Complications in Hip Arthroscopy: A Systematic Review and Strategies for Prevention

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Abstract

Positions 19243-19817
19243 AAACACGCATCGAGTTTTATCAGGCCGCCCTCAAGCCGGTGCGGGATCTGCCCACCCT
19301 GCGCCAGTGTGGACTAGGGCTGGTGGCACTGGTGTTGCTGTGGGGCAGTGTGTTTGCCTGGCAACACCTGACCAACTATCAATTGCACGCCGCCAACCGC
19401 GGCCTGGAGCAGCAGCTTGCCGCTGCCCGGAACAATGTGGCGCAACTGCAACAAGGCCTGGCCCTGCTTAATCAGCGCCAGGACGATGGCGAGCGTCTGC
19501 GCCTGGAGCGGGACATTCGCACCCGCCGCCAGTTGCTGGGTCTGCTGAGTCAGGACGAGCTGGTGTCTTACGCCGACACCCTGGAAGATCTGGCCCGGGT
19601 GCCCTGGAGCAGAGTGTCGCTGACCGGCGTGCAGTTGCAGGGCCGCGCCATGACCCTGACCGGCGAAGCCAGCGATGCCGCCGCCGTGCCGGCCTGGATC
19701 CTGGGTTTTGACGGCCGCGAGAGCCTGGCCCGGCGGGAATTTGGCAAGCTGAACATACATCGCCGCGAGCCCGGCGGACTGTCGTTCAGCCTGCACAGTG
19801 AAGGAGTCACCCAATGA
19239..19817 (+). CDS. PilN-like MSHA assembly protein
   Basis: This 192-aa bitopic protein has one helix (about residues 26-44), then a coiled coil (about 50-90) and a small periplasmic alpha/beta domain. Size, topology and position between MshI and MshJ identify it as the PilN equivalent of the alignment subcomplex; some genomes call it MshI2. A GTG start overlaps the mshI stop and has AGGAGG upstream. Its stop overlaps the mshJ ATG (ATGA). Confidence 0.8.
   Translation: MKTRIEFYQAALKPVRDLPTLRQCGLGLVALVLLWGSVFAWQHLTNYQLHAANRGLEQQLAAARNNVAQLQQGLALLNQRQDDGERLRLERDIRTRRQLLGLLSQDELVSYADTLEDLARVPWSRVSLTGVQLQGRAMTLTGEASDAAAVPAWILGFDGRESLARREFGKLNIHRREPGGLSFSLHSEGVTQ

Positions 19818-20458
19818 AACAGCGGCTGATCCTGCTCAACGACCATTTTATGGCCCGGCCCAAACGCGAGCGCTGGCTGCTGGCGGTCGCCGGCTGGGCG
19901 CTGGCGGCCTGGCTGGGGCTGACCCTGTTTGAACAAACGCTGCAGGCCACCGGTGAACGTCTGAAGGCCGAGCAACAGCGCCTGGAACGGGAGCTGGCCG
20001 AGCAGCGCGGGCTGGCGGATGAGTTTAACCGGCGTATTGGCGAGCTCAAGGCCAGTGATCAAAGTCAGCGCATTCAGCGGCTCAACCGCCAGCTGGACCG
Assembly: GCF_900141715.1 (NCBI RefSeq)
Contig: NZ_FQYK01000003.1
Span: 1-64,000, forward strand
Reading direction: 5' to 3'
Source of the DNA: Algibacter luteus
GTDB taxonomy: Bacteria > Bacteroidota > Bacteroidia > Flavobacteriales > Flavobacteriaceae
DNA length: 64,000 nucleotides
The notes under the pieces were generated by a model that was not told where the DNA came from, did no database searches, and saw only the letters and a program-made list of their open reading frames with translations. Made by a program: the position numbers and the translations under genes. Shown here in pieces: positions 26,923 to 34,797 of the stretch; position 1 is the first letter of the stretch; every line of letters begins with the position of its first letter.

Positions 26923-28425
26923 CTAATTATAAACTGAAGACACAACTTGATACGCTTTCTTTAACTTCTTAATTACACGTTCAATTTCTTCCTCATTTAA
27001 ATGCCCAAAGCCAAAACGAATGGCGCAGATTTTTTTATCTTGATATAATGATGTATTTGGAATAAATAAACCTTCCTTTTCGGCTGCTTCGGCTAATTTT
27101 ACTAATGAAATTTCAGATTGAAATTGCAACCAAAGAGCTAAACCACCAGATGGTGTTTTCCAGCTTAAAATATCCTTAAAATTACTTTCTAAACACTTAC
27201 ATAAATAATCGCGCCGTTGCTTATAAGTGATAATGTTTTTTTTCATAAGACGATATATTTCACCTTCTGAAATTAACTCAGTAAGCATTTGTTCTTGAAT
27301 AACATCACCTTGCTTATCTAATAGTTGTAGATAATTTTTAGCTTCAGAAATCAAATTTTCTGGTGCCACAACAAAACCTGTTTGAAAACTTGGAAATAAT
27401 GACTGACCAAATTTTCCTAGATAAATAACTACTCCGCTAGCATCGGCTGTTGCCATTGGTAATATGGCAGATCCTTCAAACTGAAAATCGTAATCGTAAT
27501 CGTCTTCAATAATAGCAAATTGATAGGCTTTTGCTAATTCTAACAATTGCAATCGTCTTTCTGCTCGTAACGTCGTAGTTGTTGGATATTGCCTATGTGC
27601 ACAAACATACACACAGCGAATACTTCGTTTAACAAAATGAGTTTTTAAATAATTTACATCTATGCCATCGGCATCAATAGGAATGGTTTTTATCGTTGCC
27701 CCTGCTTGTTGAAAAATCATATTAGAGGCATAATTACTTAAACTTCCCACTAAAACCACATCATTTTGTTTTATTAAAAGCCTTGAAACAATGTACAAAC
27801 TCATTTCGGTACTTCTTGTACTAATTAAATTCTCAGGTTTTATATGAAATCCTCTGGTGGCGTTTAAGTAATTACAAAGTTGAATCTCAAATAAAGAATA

The primary objective of this study was to determine the minor and major complication rate of hip arthroscopy. The secondary objective was to provide strategies for avoiding complications. A systematic review was performed in accordance with the Preferred Reporting Items for Systematic Reviews and Meta-Analyses guidelines and checklist. Therapeutic hip arthroscopy investigations that reported on adverse events or complications were included. Narrative and other systematic reviews, meta-analyses, conference abstracts or proceedings, and level V evidence studies were excluded. No follow-up minimum was imposed. The results yielded 53 studies (8189 hip arthroscopies in 8071 subjects). Most studies were level IV evidence (74%) with a mean of 2.2±2.1 years follow-up. Femoroacetabular impingement (FAI) and labral pathology were the 2 most common indications for surgery, and osteochondroplasty for FAI and labral treatment were the 2 most common procedures performed. The minor and major complication rates were 7.9% and 0.45%, respectively. Iatrogenic chondrolabral damage and temporary nerve injury were the 2 most common minor complications. Extra-articular fluid extravasation was the most common major complication encountered. Minor complications associated with hip arthroscopy are generally technical in nature and may be related to the learning curve associated with hip arthroscopy. As surgeon experience increases and patient selection improves, a corresponding decline should be observed in minor complications. Strategies to prevent complications include careful preoperative planning, appropriate surgical indications, attention to detail in the operating room, and proper postoperative rehabilitation.

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